“No” To Corruption
Fourteen “fasts unto death,” yet carrying on! Dr. Govinda K.C., born in rural eastern Nepal in 1957, was able to complete high school in Kathmandu, with scholarship help, and to study medicine in Bangladesh. He is an orthopedic surgeon at the Tribhuvan University Teaching Hospital, Kathmandu.
He serves the poor who throng his clinics, getting as many as possible to the free beds which are allocated to each professor. He is known for humanitarian work in Nepal and internationally, and for his activism in favor of independent academic functioning of the government medical institutions in Nepal.
Dr. K.C. has been a prominent campaigner for medical sector reform in response to public allegations of both corruption and of undue political pressure to give medical college affiliation to facilities with inadequate infrastructures. He has accused Nepal’s Chief Justice of supporting such corruption.
He is unmarried and lives in the Teaching Hospital quarters. He has his mother, two brothers and a laptop. When asked to list three priorities in his life, he mentioned service to patients and his students — and no third priority.
Fr. Thomas E. Gafney, S.J. took a similar stand against corruption and paid with his life (IgNation 08 March 2015).
Our world needs prophets like Dr. Govinda and Fr. Tom. Thankfully, there are many more. Will their actions end corruption? I doubt it, but their calls for justice challenge us to look at the little corners of our world which we are responsible for, and to honestly look for signs of corruption around and within ourselves. I cannot do more than voice my support for Dr. Govinda’s stance.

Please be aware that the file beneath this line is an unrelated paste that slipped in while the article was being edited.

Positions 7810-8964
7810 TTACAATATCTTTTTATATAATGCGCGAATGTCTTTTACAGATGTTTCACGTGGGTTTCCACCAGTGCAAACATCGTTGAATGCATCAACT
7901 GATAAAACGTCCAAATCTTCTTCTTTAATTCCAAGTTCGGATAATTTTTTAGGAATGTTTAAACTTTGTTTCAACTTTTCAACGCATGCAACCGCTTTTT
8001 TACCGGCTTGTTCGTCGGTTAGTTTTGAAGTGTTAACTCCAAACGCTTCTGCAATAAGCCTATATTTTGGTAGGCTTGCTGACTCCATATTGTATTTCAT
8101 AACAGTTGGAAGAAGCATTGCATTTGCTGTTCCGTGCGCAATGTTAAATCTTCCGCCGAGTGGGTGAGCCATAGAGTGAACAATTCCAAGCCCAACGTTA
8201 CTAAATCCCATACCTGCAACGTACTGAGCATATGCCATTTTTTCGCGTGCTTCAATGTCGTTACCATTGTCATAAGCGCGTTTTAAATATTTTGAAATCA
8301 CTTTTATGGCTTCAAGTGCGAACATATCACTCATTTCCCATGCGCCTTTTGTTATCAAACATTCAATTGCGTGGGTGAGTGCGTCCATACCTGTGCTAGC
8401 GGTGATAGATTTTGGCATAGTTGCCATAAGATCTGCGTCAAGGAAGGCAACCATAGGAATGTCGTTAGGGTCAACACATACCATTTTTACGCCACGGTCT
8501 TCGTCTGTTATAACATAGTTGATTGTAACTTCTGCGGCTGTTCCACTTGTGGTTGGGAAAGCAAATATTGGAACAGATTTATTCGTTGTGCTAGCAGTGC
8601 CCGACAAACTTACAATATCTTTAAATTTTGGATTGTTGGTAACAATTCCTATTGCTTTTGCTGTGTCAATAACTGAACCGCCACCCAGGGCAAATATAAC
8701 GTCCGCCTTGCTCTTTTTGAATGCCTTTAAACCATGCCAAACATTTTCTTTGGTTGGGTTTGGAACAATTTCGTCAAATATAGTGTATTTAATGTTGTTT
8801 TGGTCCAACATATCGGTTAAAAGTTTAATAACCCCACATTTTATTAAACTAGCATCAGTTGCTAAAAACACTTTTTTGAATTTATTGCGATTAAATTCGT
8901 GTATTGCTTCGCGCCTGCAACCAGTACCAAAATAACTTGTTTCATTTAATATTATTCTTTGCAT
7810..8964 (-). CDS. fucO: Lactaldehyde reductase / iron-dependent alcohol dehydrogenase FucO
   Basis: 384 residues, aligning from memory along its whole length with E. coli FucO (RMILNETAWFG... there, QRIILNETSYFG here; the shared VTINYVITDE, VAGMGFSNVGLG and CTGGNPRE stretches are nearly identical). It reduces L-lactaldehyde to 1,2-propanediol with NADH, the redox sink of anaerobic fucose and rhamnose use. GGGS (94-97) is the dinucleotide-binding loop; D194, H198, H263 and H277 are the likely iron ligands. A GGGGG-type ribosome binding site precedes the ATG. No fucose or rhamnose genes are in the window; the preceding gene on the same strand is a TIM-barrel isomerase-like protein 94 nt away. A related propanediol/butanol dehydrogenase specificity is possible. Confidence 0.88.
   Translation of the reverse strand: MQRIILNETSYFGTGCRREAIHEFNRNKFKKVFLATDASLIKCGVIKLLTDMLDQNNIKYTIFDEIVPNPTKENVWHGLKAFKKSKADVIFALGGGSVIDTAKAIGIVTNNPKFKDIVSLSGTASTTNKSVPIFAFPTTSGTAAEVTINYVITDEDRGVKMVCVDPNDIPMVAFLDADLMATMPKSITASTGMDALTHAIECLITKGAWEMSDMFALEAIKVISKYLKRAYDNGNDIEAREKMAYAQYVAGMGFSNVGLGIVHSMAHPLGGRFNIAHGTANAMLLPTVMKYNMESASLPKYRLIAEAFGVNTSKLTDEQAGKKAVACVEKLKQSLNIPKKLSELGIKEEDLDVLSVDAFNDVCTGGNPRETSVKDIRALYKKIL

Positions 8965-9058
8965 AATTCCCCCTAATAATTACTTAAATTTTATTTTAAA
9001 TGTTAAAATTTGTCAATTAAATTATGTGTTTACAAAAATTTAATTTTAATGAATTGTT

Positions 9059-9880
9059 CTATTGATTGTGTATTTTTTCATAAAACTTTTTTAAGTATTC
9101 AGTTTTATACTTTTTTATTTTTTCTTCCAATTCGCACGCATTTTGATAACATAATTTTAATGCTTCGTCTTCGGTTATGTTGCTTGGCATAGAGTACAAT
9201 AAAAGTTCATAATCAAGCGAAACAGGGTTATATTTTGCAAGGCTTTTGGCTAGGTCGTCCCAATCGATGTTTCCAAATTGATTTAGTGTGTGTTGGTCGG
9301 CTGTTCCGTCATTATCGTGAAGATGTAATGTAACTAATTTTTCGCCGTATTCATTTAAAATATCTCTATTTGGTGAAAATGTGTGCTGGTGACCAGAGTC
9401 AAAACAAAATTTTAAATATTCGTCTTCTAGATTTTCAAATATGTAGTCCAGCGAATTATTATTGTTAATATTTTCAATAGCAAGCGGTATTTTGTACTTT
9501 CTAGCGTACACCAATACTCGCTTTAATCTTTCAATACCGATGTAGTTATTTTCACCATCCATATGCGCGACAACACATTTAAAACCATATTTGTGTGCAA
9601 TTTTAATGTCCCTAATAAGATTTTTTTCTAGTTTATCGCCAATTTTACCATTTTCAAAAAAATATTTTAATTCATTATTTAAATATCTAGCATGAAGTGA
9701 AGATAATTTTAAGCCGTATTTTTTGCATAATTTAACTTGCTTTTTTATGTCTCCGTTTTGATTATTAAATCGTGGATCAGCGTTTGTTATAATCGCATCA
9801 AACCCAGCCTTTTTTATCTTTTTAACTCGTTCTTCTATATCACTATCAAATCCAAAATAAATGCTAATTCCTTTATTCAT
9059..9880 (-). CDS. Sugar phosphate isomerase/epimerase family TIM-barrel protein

I was happily able to keep Fr. Tom’s Social Service Center growing. Other Jesuits continue to guide this important ministry.
Each one of us has material, political and spiritual power to some extent. Hopefully we use this power in loving ways, ways that uplift those with whom and for whom we live. Are we politically active, demanding just service from our elected government representatives? Do we critique our apostolates and our communities to ensure justice for one another and the people we serve? Do we honestly examine our actions to rid ourselves of any “me first” attitudes?
Hopefully we can each do what we can to help all enjoy God’s gifts as people fully alive!